Bates County Memorial Hospital Reminds Those with COPD to Save Their Breath

BUTLER, MO – When most people say they are “breathing easier,” they mean a problem has been removed, or a challenge has been overcome. For people with Chronic Obstructive Pulmonary Disease (COPD) and other chronic lung diseases, simply breathing is the problem.

Emphysema and chronic Bronchitis are two of the most common conditions that contribute to COPD, which causes obstructed airflow from the lungs. COPD is treatable and maintainable. While medication is one management tool, many people with COPD see improvement with Pulmonary Rehabilitation. Pulmonary Rehabilitation (PR) will not cure lung disease or completely relieve symptoms, but it can improve quality of life and reduce breathing problems.

“The goal of pulmonary rehab is to gain strength and knowledge,” says Marci Denning, Certified Respiratory Therapist and part of the Cardiac/Pulmonary Rehab team at Bates County Memorial Hospital.

Kathy Bunch of Butler uses the seated elliptical during a Pulmonary Rehabilitation session at Bates County Memorial Hospital with Respiratory Therapist Marci Denning.

While monitored, mild exercise plays a critical role in pulmonary rehab. Most programs also include counseling and instruction that targets the patient’s daily routine. This counseling includes training for conserving energy and breathing techniques. Those in Pulmonary Rehabilitation will be taught to pace themselves, use pursed-lip breathing, and gain an emotional outlook.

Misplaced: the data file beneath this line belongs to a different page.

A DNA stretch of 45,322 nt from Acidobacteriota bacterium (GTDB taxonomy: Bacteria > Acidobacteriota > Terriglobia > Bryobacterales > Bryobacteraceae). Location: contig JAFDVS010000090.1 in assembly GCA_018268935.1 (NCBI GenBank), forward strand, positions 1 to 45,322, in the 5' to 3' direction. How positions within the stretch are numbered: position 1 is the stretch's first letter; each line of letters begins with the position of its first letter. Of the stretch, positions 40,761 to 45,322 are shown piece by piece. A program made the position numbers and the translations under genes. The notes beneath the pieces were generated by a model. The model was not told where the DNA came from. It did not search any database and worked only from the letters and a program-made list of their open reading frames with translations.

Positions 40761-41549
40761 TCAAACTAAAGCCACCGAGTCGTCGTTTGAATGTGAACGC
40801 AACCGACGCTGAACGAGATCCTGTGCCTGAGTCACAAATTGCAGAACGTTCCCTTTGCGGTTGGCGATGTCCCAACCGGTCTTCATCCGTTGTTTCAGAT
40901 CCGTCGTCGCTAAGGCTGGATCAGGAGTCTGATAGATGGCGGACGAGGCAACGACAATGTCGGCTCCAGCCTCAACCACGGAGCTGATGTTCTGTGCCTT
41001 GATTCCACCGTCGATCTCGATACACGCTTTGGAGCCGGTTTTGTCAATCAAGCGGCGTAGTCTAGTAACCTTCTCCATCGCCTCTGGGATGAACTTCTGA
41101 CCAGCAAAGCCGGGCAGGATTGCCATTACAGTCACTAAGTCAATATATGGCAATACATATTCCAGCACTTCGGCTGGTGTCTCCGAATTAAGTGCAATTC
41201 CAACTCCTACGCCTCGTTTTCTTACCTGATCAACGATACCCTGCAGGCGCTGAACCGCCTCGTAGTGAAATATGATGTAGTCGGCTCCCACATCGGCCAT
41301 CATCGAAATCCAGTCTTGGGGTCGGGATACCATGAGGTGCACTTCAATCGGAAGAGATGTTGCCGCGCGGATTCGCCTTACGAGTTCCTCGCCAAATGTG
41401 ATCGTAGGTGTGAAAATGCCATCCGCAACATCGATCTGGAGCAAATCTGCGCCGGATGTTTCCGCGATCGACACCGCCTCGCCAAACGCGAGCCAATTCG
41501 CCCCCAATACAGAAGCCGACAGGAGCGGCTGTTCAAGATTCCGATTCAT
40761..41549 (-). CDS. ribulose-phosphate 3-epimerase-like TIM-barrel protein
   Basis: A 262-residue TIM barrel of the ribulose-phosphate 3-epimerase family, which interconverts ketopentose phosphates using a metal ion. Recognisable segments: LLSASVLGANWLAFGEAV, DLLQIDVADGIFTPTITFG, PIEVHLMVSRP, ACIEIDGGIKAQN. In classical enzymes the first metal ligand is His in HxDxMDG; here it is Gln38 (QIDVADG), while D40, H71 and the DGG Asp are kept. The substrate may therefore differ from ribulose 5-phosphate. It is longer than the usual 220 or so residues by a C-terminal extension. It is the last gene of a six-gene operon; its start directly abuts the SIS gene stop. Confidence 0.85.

Pace Yourself

“One way we teach our patients to conserve energy is through pacing skills,” Marci Denning explains. Marci Denning teaches her patients to:

  • Perform the hard tasks first
  • Save simple tasks for last
  • Take frequent breaks

Pursed-Lip Breathing

Patients in PR also learn new techniques to improve breathing. A common technique is called Pursed-Lip breathing. The National Lung, Heart and Blood Institute describes the technique as “breathing in through your nostrils, and – then – slowly breathing out through slightly pursed lips, as if you are blowing out a candle.”

Emotional Outlook

People living with COPD often struggle with their emotions, and according to the American Lung Association, depression and anxiety are not uncommon. Most PR programs address these needs through counseling, or referring patients to counseling services.

If you are living with COPD, talk to your healthcare provider about participating in pulmonary rehabilitation. To learn more about the Pulmonary Rehabilitation at Bates County Memorial Hospital, contact Marci Denning at 660-200-7128.